United States District Court, N.D. Mississippi, Greenville Division
ORDER REMANDING CASE
M. BROWN UNITED STATES DISTRICT JUDGE
case is before the Court for review of subject matter
August 18, 2018, Tracy Arnold was issued a “State of
Mississippi - Uniform Traffic Ticket” for driving with
an expired license. Doc. #2. On August 27, 2018, the Coahoma
County, Mississippi, Justice Court set a September 19, 2018,
court date for the ticket. Doc. #6-4.
September 17, 2018, Arnold filed a notice of removal in the
United States District Court for the Northern District of
Mississippi alleging 28 U.S.C. § 1331 and 28 U.S.C.
§ 1441(a) as the bases for removal. Doc. #1 at 2. The
caption of the notice of removal lists Marshall Fisher, Herb
Frierson, Jim Hood, and Marvin Vaughn as
“Plaintiffs” and Arnold as “Respondent.”
Id. at 1.
removal, Arnold filed on October 3, 2018,
“Defendant's Original Answer and Counter
Claim” in which she asserts defenses to the ticket and
counterclaims against Fisher, Frierson, Hood, and Vaughn.
Doc. #5 at 1-3 (answer), 3-16 (counterclaims). On December 6,
2018, Arnold filed a document titled,
“Counter-Plaintiff's Request for Entry of
Default.” Doc. #8.
December 7, 2018, United States Magistrate Judge Roy Percy
ordered Arnold to show cause why her case should not be
dismissed for lack of subject matter jurisdiction. Doc. #7 at
2. Arnold timely responded to the show cause order, arguing
this case presents a federal question and implicates
diversity jurisdiction. Doc. #9 at 1, 3.
U.S.C. § 1331, the federal question statute, provides
that the federal district courts have jurisdiction over
“all civil actions arising under the Constitution,
laws, or treaties of the United States.” By its terms,
§ 1331 does not grant jurisdiction over criminal cases.
Thus, a defendant in a criminal prosecution may not rely on
§ 1331 as a basis for removal. See, e.g.,
Florida v. Cave, No. 19-61830, 2019 WL 3302571, at
*1 (S.D. Fla. July 23, 2019); California v. Harris,
No. 19-cv-1677, 2019 WL 2493621, at *2 (N.D. Cal. May 6,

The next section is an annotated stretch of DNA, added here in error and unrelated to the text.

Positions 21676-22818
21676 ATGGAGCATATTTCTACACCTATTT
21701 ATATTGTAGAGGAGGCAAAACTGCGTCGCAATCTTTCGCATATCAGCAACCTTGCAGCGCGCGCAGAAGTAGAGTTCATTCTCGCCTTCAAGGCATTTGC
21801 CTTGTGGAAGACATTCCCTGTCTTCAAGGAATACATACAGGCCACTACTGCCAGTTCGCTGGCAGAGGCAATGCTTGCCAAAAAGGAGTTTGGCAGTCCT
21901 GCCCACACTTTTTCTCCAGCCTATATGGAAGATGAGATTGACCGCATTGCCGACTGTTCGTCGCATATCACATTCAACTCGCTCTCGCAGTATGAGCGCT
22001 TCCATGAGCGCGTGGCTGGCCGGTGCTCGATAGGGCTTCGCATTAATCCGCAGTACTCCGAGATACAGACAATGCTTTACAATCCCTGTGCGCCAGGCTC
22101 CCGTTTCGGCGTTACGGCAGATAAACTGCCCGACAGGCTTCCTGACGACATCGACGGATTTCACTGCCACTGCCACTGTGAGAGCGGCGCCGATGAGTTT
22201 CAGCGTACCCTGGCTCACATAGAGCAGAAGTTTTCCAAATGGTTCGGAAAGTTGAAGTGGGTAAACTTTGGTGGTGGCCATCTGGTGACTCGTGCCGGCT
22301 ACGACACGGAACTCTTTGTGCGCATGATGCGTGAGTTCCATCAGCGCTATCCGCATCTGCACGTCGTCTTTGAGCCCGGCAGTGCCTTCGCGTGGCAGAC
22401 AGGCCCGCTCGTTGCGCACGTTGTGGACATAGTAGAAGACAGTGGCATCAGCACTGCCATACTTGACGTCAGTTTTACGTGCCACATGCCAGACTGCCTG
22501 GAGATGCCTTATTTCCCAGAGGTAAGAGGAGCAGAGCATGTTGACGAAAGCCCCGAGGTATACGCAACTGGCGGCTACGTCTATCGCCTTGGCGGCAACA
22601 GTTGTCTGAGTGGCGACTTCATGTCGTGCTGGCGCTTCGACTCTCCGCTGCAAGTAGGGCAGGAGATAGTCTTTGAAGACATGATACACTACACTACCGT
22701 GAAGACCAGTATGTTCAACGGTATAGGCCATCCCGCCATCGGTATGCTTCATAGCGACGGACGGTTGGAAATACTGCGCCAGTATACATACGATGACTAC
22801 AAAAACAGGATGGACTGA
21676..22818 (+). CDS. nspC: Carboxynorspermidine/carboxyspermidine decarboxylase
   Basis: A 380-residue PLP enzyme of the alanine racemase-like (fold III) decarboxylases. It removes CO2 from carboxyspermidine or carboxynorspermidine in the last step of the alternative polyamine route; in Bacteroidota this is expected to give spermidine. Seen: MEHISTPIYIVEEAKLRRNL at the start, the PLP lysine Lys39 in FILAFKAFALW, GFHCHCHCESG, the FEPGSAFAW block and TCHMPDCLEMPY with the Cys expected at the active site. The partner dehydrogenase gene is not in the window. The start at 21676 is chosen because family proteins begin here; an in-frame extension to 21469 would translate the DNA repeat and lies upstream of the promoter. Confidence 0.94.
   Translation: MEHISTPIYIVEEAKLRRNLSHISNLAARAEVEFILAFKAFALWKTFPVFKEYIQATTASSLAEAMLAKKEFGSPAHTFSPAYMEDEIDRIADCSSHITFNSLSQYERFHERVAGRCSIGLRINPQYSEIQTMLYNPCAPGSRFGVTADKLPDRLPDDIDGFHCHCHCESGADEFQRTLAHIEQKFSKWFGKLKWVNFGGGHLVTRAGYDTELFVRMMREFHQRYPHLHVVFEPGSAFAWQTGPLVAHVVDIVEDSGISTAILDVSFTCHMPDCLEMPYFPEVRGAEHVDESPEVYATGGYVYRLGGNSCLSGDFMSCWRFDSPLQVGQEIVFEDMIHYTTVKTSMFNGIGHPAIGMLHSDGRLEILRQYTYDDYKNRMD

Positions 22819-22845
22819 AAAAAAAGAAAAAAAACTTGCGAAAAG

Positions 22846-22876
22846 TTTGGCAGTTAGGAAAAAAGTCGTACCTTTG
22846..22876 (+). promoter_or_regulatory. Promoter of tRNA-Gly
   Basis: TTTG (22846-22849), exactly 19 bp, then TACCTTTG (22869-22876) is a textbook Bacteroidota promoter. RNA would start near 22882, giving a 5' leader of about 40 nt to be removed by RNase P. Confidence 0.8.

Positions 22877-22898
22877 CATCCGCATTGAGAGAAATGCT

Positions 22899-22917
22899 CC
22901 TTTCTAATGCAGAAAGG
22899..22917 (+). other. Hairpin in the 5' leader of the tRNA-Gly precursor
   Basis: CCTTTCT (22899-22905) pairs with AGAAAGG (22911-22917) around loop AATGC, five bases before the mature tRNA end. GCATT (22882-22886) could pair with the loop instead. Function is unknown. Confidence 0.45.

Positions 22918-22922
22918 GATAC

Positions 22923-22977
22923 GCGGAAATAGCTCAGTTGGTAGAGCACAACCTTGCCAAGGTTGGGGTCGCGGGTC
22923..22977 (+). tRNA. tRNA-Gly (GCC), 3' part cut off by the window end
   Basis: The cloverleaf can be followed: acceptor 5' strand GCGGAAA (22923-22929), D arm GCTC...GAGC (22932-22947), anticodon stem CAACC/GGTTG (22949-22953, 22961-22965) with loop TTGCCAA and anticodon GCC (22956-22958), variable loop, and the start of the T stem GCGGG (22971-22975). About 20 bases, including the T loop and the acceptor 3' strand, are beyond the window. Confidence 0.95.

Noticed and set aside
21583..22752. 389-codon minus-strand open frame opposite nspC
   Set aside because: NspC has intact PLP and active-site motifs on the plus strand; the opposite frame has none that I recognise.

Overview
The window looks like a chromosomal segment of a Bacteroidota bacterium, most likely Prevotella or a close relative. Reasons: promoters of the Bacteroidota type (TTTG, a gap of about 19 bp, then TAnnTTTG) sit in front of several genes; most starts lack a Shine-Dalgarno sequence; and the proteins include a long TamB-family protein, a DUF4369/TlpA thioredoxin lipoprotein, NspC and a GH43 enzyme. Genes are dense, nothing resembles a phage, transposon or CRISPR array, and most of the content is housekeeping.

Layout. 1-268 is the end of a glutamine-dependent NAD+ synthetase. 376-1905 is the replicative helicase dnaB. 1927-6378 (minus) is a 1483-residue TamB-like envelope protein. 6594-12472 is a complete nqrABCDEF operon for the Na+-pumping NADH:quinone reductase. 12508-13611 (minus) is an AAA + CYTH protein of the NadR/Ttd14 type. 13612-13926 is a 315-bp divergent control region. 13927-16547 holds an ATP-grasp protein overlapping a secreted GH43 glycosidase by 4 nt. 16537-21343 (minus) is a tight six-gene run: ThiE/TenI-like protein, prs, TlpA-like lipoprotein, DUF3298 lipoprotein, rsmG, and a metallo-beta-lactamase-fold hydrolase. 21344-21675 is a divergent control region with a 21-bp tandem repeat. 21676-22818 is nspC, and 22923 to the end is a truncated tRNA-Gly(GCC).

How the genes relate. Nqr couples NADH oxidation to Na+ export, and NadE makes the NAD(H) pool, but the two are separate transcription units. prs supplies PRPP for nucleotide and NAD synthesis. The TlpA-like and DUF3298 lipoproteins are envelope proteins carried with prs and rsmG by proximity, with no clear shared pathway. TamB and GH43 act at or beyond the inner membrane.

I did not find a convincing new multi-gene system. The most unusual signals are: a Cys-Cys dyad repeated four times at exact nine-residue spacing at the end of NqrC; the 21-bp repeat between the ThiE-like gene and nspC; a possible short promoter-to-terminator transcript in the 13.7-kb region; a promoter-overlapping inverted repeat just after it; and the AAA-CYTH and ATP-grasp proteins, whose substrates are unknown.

2019). Similarly, 28 U.S.C. § 1332, the diversity
jurisdiction statute, provides for jurisdiction over
“civil actions.” Thus, “it is clear that
diversity of citizenship is not a proper basis for removal of
a criminal proceeding.” Wright v. London Grove
Twp., 567 F.Supp. 768, 770 (E.D. Pa. 1983).
Arnold's arguments to the contrary,  the traffic
citation prosecution at issue here is undoubtedly a criminal
proceeding. See Miss. Code Ann. § 63-1-5(4)
(operating a motor vehicle without a license constitutes a
misdemeanor); Miss. Code Ann. § 63-9-21(3)(c)
(“The ticket shall include information that will
constitute a complaint charging the offense for which the
ticket was issued, and when duly sworn to and filed with a
court of competent jurisdiction, prosecution may proceed
thereunder.”). Accordingly, remand is warranted because
neither § 1331 nor § 1332 provides a basis for
jurisdiction over this removed case.
Court notes, however, that 28 U.S.C. § 1443(1) provides
for removal of a criminal action when the criminal proceeding
is “[a]gainst any person who is denied or cannot
enforce in the courts of such State a right under any law
providing for the equal civil rights of citizens of the
United States, or of all persons within the jurisdiction
thereof.” Arnold's notice of removal alleges that
the enforcement of the ticket is contrary to her civil
rights. See Doc. #1 at 7-8. Liberally construing
Arnold's pro se notice as seeking removal under this
provision,  the Court still finds remand warranted.
must appear, in accordance with the provisions of §
1443(1), that the removal petitioner is denied or cannot
enforce the specified federal rights in the courts of the
State.” Johnson v. Mississippi, 421 U.S. 213,
219 (1975) (quotation marks and alterations omitted). While
Arnold's notice of removal argues that “[n]o
procedure for challenging the misdemeanor traffic tickets are
set out in Mississippi Code or Mississippi Administrative
Code, ” Doc. #1 at 9, this is simply untrue.
Mississippi's Uniform Traffic Ticket Law expressly
requires a defendant be provided an opportunity to be heard.
See Miss. Code Ann. § 63-9-21(3)(c) (requiring
notice of “the name of the court in which the cause is
to be heard, and the date and time the person is to appear to
answer the charge”). Furthermore, there can be no
dispute that Arnold was provided a court date in the state
court action. Because there is no indication that Arnold
lacks the ability to enforce her rights, no jurisdiction
exists under § 1443. Accordingly, the Court must remand
this case for lack of subject matter jurisdiction.